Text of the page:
lol, I noticed this while I was going through the LS Guide. I'm sure the schools make a lot of money from the application fees of people who don't stand a chance. If they published the LSAT/GPA grids, they would probably lo$e some of that money.
As if the top law schools weren't annoying enough ($85 app. fee anyone), most refuse to post the GPA/LSAT grid in LSAC's Official Guide to ABA-Approved Law Schools (Law School Description section). they all give some lame variation of "as a preeminent law school, the Admissions Committee considers a number of factors in assessing candidates...XYZ seeks to enroll a diverse student body that goes beyond undergraduate GPA and LSAT scores. ... blah blah blah. Really? Wow, according to their half page explanation, one could easily assume that they would want to have a grid to prove that they go beyond the numbers. Yet they don't. Why? Because a GPA/LSAT grid would prove them, for the most part, wrong. The grid would give many would-be applicants a sobering glimpse of just how important those numbers are; probably leading them to not apply. Less applicants = less rejections = lower rankings = pissed off administration.In all fairness, I think a few applicants who would otherwise be accepted wouldn't apply due to the grid, but that effect could be mitigated if what they say is true (i.e. "As shown by the GPA/LSAT grid .... we look beyond the numbers to...."They know that when the average joe sees that 7/346 people were accepted with a 3.56 and a 163, they'll opt to spend that $85 on something worthwhile (like a keg of labatt blue light to flush away the tears).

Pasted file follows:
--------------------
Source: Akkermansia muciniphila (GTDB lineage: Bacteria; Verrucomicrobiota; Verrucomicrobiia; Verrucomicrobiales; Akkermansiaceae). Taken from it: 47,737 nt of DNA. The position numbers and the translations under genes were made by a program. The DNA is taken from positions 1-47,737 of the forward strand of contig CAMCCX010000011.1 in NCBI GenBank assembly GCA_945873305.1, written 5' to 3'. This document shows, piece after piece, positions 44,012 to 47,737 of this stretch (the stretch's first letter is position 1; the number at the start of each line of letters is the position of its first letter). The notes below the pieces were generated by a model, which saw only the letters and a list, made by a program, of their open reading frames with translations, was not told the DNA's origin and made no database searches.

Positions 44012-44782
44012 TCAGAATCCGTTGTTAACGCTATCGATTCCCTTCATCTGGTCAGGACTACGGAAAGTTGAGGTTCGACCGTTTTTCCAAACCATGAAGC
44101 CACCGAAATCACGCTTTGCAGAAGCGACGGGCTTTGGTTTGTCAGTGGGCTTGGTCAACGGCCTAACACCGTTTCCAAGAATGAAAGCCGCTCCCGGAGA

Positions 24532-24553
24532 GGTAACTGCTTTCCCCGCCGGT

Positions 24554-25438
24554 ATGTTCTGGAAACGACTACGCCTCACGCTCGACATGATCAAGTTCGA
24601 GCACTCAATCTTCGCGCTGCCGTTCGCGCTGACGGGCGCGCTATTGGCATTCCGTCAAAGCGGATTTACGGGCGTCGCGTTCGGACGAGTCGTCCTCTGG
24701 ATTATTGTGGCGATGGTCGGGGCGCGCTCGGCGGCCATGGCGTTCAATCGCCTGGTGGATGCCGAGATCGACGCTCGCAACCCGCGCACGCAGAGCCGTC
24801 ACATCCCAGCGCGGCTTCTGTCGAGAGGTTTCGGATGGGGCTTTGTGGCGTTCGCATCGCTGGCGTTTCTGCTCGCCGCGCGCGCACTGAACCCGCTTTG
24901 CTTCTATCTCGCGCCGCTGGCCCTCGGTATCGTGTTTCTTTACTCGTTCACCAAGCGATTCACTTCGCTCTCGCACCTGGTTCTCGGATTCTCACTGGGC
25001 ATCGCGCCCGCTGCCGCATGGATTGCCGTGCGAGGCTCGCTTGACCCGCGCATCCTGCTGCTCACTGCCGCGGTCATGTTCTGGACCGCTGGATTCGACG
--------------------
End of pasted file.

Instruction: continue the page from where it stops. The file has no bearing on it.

Yale publishes a grid to quiet the haters
To the 106 applicants who applied to Yale with >3.0 and >155, unless you cured colon cancer as an extracurricular, WTF were you thinking?
Quote from: Christopher Moltisanti on December 10, 2007, 09:52:09 PMYale publishes a grid to quiet the haterswhere?